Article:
I adore Bryan Schutmaat’s photography. His eye for documenting people and places in America reminds me of William Egglston’s great body of work and of course of Stephen Shore’s Uncommon Places.

In 1974, Dominican immigrant Don Antonio Martinez started a small shop in New York City selling hand rolled cigars. Thirty-eight years later his son, Jesus, carries on the tradition. The shop combines craftsmanship with community, mixing equal parts work and play. It is the focus of the fourth installment in the Made by Hand series. Perhaps my favorite part of making this film is the way it expands the maker experience outward; it’s not just about the artifact, but about the people you make things with and for.

Last week, I released The Beekeper, the third film in the Made by Hand series. Local urban farmer Megan Paska has witnessed beekeeping as it morphed from an illegal (and possibly crazy) habit to a sustainable, community-supported skill. Mirroring beekeeping’s own ascendance, she found more than just a living: “This is the first time in my life when I’ve just felt absolutely on the right path.”



Earlier this week, I released The Knife Maker, the second film in the Made by Hand series. This time we pointed our camera at writer turned knife maker Joel Bukiewicz of Cut Brooklyn. He talks about the human element of craft, and the potential for a skill to mature into an art. And in sharing his story, he alights on the real meaning of handmade — a movement whose riches are measured in people, not cash. I can’t express enough gratitude for the inspiration, candor and friendship I’ve received from Joel.

Thursday evening, we debuted our first film — on the Breuckelen Distilling Company — at Studiomates, the collaborative workspace in DUMBO, Brooklyn. Since so much of the inspiration behind Made by Hand has come from the creative community in Brooklyn, this was a special opportunity for us. We’re exceedingly grateful to the people of Studiomates — and the makers in Brooklyn and elsewhere who inspire us every day.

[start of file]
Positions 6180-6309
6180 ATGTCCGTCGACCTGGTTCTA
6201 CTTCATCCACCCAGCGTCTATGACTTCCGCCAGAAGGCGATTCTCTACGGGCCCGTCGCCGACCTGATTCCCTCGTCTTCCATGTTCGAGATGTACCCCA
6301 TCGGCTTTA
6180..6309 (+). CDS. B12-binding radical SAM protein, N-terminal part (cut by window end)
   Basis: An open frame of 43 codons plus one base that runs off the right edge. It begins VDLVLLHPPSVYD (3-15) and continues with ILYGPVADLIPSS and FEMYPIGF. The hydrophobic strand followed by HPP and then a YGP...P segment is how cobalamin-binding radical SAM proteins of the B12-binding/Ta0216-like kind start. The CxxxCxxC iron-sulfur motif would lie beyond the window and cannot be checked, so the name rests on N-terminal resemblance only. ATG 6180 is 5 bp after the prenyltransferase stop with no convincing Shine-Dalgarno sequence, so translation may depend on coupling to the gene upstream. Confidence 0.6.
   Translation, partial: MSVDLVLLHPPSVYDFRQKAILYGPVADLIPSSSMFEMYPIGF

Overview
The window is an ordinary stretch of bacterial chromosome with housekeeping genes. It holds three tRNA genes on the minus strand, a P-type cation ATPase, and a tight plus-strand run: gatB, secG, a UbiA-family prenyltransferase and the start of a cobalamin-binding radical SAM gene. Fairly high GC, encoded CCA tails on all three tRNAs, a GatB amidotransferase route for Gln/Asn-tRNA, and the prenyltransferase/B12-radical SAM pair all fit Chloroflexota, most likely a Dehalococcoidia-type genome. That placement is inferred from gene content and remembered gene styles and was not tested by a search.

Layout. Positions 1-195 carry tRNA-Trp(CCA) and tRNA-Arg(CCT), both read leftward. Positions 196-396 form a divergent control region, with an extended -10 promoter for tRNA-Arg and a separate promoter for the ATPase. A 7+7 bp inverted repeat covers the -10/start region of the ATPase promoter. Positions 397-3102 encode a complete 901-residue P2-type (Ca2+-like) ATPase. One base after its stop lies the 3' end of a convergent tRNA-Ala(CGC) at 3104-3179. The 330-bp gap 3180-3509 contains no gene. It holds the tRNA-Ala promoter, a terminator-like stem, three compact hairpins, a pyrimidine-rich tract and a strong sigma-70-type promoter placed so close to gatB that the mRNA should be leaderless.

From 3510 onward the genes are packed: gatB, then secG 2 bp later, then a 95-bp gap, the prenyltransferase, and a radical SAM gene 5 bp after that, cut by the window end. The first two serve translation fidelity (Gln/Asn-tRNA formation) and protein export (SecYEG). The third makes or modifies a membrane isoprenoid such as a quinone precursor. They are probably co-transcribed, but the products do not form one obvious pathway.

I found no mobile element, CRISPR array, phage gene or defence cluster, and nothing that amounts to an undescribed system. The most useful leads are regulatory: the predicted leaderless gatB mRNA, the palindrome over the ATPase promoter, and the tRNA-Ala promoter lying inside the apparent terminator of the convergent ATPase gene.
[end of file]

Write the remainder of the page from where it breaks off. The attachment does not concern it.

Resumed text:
We’re pleased now to release our first film into the world; go and watch it now. Brad Estabrooke’s tale is one of knowing you could fail, and moving ahead anyway — perhaps the most important ethos of the handmade spirit. We’re thankful to Brad for also joining us last night and sharing his gin and company.

Our next film — on local knife maker Joel Bukiewicz of Cut Brooklyn — is in production now. Joel talks about finding himself at the intersection of the handmade and food movements (“I hit the jackpot,” he says) and more.

And as we head into the Fall, we’re talking to more makers in Brooklyn and nearby as we seek out subjects for subsequent films. Our hope is that you find these portraits as inspiring as we do.


I just happened upon the work of Rennie Ellis, an Austrailian photographer whose work I had not previously been aware of. His unique brand of photo journalism spans from the 1960s until his death in 2003. Its probably best to use the following line from his site to describe his work.

Rennie Ellis was attracted to the unusual and eccentric, the bizarre and the erotic. His photographs can be confronting as a head-butt or infused with subtle and enigmatic nuances that pose more questions than they answer.